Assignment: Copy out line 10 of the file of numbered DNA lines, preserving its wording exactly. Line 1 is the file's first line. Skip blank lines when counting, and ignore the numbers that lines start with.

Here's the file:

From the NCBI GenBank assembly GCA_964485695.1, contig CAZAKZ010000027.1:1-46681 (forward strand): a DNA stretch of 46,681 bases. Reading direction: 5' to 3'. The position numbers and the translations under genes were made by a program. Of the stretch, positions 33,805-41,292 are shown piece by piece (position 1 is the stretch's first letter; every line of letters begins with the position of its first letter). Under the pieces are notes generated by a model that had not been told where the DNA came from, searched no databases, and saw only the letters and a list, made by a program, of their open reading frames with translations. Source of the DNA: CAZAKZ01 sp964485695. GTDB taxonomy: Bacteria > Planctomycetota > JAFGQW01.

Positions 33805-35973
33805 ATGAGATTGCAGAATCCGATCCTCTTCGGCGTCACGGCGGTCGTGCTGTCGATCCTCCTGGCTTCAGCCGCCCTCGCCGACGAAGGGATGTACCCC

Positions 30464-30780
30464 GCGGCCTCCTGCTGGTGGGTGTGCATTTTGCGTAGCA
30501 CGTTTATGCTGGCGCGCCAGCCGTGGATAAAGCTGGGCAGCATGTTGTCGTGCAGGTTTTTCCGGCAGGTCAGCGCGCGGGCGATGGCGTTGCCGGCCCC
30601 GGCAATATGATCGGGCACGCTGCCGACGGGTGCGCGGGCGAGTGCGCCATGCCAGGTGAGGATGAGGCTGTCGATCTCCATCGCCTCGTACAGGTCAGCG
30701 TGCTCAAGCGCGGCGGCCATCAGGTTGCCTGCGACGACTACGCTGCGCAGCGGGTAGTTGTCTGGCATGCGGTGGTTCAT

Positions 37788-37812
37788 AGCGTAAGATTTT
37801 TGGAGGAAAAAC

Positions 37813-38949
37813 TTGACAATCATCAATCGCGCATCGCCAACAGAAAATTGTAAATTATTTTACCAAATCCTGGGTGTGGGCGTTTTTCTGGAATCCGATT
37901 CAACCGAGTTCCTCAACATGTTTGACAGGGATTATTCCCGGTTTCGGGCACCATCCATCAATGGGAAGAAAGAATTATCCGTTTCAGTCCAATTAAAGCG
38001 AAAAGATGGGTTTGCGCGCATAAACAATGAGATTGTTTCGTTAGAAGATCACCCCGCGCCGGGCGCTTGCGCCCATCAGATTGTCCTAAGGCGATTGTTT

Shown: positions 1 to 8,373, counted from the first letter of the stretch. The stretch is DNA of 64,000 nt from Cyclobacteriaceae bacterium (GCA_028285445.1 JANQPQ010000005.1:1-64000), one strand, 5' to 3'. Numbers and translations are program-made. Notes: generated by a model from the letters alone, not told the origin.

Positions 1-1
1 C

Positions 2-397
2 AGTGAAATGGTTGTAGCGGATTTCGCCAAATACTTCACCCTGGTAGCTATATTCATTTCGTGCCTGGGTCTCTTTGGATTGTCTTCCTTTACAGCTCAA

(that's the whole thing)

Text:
37788 AGCGTAAGATTTT